To provision for depreciation A/c

(Being depreciation is provided)

(iii) For transferring depreciation


P & L A/c Dr
To depreciation A/c

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(Being transfer of depreciation)

[(ii) & (iii) entries are recorded till asset is sold or becomes absolute.]

(iv) When sold at a loss


Bank A/c Dr
Provision for depreciation A/c Dr
P & L A/c
To Asset A/c

(Being asset is sold at a loss)

(v) When sold at a profit


Bank A/c Dr
Provision for depreciation A/c Dr
To asset A/c
To P & L A/c
(Being asset is sold at a profit)

Methods of Charging Depreciation

(1) Fixed installment method (straight line or original cost method):

Under this method, a fixed proportion of original cost of the asset is writer off
annually so that, by the time asset is worn out, its value in the books is reduced to zero
or residual value.

Depreciation
= original cost of fixed asset - Estimated scrap value
Estimated life of asset in years
or > D = C - S
N
Merits :
1) Simple : It is very easy method of providing depreciation and the calculations are
very simple.
2) Asset is fully written off : According to this method, the asset account is written off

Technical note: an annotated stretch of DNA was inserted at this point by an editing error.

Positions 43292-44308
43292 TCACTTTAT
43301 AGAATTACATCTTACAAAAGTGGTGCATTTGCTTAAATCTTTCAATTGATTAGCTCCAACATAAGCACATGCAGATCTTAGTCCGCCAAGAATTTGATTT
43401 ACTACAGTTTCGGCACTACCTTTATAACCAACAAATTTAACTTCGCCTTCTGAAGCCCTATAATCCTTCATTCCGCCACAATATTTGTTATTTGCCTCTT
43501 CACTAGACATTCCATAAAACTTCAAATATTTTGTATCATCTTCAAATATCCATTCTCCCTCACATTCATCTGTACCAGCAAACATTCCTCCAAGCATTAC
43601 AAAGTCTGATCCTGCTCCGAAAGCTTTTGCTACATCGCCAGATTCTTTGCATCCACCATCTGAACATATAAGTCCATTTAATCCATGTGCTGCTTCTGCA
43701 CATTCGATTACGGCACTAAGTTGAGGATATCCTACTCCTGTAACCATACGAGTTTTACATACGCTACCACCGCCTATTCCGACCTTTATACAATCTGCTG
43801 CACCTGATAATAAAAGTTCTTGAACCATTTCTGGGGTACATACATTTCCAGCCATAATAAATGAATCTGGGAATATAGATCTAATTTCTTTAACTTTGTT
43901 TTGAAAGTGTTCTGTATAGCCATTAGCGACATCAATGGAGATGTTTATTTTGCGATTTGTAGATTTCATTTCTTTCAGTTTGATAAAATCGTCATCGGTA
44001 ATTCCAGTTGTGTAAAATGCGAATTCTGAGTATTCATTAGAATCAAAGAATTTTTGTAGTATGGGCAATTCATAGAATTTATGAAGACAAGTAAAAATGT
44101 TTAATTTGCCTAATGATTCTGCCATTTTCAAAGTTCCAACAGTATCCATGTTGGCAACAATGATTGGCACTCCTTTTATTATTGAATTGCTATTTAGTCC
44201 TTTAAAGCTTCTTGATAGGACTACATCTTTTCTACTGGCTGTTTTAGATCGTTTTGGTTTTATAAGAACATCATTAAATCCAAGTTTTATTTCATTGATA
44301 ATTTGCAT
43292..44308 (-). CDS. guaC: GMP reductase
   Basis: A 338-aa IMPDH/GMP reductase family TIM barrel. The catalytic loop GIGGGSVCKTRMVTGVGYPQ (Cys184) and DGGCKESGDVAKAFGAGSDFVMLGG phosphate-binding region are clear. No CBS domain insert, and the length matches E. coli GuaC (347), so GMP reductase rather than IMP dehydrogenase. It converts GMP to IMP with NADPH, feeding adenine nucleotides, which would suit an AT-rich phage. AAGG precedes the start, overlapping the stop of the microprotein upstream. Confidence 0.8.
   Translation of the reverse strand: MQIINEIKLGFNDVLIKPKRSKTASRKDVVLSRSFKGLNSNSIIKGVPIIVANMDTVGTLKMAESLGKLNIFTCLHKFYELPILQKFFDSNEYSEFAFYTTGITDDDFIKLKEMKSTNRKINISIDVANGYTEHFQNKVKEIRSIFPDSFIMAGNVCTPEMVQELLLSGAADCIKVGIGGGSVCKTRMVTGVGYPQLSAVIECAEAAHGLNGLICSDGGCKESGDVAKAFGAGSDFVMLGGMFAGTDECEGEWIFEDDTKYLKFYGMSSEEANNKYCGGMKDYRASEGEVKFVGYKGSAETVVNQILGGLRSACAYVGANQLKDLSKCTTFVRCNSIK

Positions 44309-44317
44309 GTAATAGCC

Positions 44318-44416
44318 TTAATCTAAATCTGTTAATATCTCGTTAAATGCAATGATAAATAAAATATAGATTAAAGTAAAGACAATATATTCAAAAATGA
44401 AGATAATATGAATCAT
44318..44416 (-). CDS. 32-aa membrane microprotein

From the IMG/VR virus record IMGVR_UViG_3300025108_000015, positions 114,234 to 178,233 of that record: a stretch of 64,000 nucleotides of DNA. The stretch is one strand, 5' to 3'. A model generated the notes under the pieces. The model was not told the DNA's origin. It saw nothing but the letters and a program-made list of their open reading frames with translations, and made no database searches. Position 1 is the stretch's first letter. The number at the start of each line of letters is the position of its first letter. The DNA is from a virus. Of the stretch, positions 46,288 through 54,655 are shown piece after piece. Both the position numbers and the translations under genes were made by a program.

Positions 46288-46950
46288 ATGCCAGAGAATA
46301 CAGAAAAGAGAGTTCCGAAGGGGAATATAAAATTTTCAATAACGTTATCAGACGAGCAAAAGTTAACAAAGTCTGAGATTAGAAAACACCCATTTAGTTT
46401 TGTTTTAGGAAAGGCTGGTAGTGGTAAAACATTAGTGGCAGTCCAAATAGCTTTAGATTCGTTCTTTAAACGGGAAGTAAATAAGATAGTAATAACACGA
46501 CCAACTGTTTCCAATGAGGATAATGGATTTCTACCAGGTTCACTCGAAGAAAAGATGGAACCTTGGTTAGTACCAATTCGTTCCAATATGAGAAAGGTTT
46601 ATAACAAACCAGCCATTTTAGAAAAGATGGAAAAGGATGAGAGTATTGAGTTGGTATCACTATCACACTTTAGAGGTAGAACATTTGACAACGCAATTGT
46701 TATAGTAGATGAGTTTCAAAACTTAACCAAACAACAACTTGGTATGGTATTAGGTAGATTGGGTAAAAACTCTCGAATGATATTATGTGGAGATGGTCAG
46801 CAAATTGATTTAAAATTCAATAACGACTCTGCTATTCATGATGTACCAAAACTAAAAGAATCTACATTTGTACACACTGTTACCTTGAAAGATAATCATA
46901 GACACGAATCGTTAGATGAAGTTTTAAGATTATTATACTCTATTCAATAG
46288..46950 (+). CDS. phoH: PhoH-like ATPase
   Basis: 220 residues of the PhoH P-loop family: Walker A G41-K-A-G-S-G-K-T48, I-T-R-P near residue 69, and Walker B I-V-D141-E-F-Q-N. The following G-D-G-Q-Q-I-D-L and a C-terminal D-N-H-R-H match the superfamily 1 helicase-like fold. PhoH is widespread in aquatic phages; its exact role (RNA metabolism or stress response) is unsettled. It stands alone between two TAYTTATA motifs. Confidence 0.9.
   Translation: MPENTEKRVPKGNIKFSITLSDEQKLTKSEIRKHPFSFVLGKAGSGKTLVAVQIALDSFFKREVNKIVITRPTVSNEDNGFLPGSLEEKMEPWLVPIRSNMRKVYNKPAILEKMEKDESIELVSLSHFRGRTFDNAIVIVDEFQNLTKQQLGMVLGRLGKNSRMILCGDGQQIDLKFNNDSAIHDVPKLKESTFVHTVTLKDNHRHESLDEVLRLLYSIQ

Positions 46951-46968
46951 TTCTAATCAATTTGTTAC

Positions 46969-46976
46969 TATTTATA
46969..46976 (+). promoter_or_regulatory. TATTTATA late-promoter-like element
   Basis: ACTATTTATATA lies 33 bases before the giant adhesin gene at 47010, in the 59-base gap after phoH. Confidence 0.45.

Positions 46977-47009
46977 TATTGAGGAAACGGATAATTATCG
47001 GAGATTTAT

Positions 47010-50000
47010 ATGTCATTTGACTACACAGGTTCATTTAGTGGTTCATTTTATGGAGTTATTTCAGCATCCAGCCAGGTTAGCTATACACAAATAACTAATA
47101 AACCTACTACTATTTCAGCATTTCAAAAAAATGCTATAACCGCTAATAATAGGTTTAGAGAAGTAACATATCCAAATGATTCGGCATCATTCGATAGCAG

fully at the end of its working life.

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3) Knowledge of total depreciation charged : The amount of total depreciation
charged to profit and loss account can be easily ascertained by multiplying the
annual installment of depreciation with the number of years, the machine has been
used.
4) Suitable for fixed life assets : This method is very suitable for that assets which have
a fixed working life.

Demerits :
1) Interest on capital : This method does not take into consideration the interest on
capital invested in fixed assets.
2) Repairs and maintenance : Since the amount of depreciation remains constant every
year, the expenses incurred on repairs and maintenance increase gradually as the
asset grows older and as such, profit and loss account is charged heavily in the later
years.
3) Decrease in utility : Asset in the earlier part of its later period when asset gradually
becomes older thus benefit and cost are not matched rationally.